“This place must be the best because I went from working at the Waldorf Astoria to working here. I could not go from working at the best place to anything less than the best, you understand?”

I nodded. Of course, I understand.

The lines on her face were deep and well-earned. Her eyes were bright and animated. Her hair (which appeared to be her own) was thick and wavy around her face, dark with hints of grey, certainly professionally colored but not overly so. I wondered how she would manage all of the bottles and gadgets, whether she would be strong enough to give me any kind of neck and shoulder massage.

This concern was in vain. Nadia expertly and effortlessly moved through a wonderful facial. I closed my eyes and melted into the heated bed. She was gentle but firm, didn’t pick at my skin but simply massaged it using creams and oils. She quietly explained her process a few times. Otherwise, she was silent and let me relax.

Finally, she covered my face with a thin cloth, leaving only my nostrils exposed, and brushed a thick mask onto the cloth which seeped through, making my face feel cool and tingly. She covered this with some sort of thin aluminum foil. She asked if I was alright, but my mouth was completely covered so I was unable to answer. I simply hummed “mhmm” and giggled again.

She laughed. “I love you,” she said, and squeezed my arm as she exited the room.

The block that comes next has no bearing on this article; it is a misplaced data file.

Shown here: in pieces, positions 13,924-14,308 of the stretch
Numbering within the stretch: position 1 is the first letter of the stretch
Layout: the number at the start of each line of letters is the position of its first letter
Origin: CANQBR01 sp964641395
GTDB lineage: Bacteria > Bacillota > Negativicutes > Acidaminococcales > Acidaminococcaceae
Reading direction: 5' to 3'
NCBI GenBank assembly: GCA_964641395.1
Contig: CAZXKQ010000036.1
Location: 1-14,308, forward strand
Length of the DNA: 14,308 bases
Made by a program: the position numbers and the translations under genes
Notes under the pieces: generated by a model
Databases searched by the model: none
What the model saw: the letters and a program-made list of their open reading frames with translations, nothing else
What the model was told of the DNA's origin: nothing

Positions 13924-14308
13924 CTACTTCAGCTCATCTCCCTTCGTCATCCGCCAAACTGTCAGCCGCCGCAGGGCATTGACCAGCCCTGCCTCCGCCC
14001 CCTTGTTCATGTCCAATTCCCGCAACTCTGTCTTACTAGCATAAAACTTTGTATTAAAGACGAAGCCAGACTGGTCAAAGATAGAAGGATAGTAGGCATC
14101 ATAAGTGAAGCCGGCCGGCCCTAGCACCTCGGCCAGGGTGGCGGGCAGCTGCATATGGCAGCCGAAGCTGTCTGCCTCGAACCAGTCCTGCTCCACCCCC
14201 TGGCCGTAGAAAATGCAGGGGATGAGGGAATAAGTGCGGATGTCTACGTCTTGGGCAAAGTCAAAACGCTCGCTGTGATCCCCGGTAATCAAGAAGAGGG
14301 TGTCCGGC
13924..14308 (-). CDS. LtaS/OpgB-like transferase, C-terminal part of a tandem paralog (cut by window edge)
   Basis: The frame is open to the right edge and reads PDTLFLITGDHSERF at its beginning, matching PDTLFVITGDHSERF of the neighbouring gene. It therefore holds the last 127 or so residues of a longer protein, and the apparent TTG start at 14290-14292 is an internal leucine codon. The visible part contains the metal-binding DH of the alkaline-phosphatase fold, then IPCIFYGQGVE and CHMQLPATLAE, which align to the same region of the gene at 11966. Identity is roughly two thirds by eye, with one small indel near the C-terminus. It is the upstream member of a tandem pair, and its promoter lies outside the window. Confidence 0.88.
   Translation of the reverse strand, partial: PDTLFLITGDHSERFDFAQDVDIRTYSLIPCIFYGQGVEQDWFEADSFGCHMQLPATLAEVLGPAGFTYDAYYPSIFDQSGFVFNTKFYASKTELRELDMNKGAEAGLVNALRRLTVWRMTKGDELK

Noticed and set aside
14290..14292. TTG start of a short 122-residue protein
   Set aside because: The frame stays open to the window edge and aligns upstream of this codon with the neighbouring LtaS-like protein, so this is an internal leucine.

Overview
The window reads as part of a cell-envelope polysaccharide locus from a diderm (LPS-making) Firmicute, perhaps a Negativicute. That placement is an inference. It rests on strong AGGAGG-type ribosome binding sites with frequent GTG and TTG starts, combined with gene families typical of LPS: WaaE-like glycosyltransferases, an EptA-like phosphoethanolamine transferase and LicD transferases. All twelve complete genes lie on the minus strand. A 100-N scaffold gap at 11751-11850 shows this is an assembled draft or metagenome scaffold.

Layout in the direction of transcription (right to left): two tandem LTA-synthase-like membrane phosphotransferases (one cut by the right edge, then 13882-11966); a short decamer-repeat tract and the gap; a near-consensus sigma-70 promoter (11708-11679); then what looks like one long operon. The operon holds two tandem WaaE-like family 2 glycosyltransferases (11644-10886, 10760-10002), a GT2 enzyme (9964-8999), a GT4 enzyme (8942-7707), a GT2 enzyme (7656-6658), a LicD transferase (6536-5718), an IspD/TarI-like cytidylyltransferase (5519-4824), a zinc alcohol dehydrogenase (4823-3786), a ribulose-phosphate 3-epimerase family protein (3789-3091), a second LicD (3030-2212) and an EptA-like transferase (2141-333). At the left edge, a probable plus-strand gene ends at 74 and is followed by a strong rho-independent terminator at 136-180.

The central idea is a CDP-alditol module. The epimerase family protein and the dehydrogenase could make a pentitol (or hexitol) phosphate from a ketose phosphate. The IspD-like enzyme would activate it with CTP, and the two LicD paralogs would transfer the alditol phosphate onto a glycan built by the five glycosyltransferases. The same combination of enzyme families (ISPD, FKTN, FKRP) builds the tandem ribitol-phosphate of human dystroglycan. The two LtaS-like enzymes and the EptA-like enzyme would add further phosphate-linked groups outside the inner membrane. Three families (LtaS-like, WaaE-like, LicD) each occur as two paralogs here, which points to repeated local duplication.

I dozed for the next ten minutes.

After she had peeled everything off, rubbing more potions on my face, layer after layer, I was finally finished. She stood by the bed and held my arm.

“Don’t touch your face. You have a beautiful face, wonderful skin.”

She was a miniature oracle. I needed to hear these reassuring words. After my recent birthday, I was feeling old, used up, past my prime. Aging is a privilege. This is a fact I understand, a truth I have internalized after recently losing a friend to cancer and watching family members and friends struggle with debilitating diseases. But that doesn’t always quiet the pity party in my head. I am often startled by the squishy middle-aged woman staring back at me when I look in a mirror.

Nadia continued with her simple declarations. “I love what I do. You know, I’ll be ninety-one next month, and as long as I am working, as long as I am moving, I am living. If I am sitting at home, I might as well be dead, you understand?”

My eyes welled up with tears. I exhaled slowly.

Yes, I understand.


Natalie Silverstein, MPH, is an author, speaker, consultant, and passionate advocate for family and youth service. Her first book, Simple Acts: The Busy Family’s Guide to Giving Back, was published in 2019. Her second book, Simple Acts: The Busy Teen’s Guide to Making a Difference will be published in early 2022. Natalie is the New York coordinator of Doing Good Together, a Minneapolis-based nonprofit. In this role, she curates a free monthly e-mail listing of family-friendly service opportunities distributed to thousands of subscribers. Her personal and parenting essays have appeared on a variety of blogs including Grown and Flown, Red Tricycle, Motherwell, and Mommypoppins. She is a frequent public speaker and podcast guest. Natalie holds a master’s degree in public health from Yale. She lives in New York City with her husband and three children.